ICC CEO Geoff Allardice has said that the final call on Afghanistan's participation in the 2028 Summer Olympics in Los Angeles will be taken by the International Olympic Committee (IOC), which is all for gender equality in sports. (Sports News)
While cricket has been included in the Olympics for the first time in over 100 years, the lack of a women's team from Afghanistan makes its participation doubtful, with the organisers placing a high focus on gender equality across sports.
He also said that the ICC will not have much role to play in this case.
"(In) the Olympic competition teams are fielded by the National Olympic Committees of those countries. As an international sporting federation, we position our sport with the LA28 organisers for inclusion. And, the IOC and they (LA28) have included cricket," Allardice said during the BBC's Stumped podcast.
"In terms of the position of the National Olympic Committee of Afghanistan, it's probably something for the IOC to be able to address more accurately than me.
"But, I know that they (IOC) have been following the progress or the developments there. Our position on cricket and supporting our member(s) in Afghanistan is not dissimilar to those of other international sporting organisations."
The Afghan women's cricket team was banned by the Taliban after its takeover of the nation in August 2021, and most of the players went into exile since then.
However, the ICC has been working with the Taliban in a bid to resume the sport for women in the country.
"The question for the ICC board is do we support our member in their ability to promote cricket within the rules set by the government of the country? And, (the) view is yes," added Allardice.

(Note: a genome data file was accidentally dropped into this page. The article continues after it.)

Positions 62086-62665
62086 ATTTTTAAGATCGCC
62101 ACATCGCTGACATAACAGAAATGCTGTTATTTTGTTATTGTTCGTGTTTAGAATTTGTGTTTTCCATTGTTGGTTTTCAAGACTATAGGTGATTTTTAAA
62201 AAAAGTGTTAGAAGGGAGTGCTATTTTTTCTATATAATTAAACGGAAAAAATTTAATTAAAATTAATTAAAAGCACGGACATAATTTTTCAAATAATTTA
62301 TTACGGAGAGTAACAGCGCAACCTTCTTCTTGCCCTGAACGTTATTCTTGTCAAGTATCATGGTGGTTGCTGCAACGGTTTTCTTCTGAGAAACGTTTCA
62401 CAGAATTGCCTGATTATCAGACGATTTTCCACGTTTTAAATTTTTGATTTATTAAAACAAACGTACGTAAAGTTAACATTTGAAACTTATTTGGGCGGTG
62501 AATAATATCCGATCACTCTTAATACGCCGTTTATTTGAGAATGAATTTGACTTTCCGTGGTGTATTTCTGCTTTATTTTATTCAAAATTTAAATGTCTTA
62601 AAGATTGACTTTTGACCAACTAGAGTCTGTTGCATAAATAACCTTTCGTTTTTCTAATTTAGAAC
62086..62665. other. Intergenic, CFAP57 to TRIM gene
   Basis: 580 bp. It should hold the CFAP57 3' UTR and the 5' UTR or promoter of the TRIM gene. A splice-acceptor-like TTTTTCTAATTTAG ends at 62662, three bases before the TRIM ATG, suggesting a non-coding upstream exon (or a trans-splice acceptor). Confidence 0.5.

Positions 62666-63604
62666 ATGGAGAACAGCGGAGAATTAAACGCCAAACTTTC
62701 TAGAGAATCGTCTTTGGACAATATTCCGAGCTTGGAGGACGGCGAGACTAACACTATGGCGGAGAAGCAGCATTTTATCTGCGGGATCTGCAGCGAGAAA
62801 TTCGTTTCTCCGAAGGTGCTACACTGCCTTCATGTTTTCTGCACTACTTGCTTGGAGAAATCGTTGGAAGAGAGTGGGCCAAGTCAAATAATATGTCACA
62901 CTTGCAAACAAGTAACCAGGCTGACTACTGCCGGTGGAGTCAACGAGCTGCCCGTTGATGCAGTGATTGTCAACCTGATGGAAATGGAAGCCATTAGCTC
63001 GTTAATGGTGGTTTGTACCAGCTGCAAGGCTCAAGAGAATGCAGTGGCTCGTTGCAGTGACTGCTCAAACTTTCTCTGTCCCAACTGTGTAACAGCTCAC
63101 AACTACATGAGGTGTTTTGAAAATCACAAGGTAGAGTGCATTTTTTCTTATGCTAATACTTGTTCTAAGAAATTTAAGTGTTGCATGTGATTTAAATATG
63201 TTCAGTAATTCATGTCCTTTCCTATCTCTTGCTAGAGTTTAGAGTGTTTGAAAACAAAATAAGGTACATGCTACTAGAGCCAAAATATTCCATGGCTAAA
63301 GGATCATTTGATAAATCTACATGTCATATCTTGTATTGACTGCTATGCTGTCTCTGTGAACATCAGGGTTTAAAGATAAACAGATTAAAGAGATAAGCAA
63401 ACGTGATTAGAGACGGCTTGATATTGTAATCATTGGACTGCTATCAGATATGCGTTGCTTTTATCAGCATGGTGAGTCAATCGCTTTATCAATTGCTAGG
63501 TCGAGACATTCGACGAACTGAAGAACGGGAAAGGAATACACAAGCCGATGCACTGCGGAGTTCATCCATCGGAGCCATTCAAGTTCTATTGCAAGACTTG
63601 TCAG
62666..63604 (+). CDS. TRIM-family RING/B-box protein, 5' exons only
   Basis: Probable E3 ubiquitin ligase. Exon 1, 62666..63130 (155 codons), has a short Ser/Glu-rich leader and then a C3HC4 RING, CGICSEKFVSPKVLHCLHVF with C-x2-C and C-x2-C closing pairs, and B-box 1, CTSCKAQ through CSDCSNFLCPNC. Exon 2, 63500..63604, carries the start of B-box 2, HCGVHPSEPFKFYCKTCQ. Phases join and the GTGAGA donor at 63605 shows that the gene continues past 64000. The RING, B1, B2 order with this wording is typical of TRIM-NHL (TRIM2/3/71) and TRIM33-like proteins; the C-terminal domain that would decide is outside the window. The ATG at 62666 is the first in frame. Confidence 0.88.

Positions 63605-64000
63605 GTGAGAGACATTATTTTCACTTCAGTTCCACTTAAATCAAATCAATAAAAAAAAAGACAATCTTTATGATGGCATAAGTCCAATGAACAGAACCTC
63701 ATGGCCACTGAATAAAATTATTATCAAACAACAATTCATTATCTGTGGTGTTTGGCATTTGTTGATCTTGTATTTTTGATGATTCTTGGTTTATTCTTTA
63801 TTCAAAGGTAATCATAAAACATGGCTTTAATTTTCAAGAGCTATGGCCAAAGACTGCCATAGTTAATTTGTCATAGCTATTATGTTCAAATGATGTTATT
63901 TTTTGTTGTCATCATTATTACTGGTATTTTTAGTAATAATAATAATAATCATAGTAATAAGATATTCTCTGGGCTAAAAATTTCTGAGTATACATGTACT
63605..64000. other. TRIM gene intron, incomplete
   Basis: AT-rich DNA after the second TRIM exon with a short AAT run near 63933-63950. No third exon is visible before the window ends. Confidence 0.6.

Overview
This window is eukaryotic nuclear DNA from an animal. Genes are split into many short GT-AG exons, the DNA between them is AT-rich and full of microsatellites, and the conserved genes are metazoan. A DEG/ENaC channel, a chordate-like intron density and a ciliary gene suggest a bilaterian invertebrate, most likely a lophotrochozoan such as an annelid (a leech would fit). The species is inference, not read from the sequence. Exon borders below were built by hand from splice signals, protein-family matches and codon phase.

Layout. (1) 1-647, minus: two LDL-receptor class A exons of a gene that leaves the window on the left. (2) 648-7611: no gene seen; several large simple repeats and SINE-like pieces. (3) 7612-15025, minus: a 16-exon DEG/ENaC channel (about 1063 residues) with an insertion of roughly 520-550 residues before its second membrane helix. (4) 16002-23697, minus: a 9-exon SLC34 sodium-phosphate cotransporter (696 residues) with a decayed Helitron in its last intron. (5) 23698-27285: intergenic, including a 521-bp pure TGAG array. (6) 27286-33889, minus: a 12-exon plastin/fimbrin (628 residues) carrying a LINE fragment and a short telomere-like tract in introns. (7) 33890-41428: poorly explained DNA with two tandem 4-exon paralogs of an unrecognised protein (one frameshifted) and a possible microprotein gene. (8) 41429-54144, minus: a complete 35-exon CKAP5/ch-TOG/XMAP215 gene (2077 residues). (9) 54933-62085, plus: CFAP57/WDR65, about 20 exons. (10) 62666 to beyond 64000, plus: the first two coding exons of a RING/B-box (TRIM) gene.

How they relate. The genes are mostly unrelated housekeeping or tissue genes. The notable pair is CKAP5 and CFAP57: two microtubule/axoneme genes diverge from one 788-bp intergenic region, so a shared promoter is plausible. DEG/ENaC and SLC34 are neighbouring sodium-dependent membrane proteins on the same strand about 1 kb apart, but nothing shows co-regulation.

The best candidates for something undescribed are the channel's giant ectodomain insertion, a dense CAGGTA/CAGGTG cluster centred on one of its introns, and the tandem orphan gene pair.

With Afghanistan prohibiting most of the sports for women in the nation, the IOC has informed the Taliban that its National Olympic Committee could be suspended if the situation persists, which puts its participation in the 2024 Paris Olympics in doubt.
Allardice also explained that while the Afghanistan Cricket Board had committed to expanding and supporting women's cricket in the country in 2017, the new set of laws put in by the Taliban somewhat makes it helpless.
"They were in the process of doing that through to 2021. And, in 2021, the regime in the country changed and has brought in rules, laws that prohibit women from playing sport(s) in the country," he said.
"Whilst we have spoken with the Afghanistan Cricket Board, and their position is that they have to operate within the laws of the country and the rules set by the government," he added.
As per ICC's proposal for cricket in the Olympics, a six-team event is being planned across genders, whereas it will be working with the organisers in 2025 to chalk out the structure of the same and how the sides can qualify.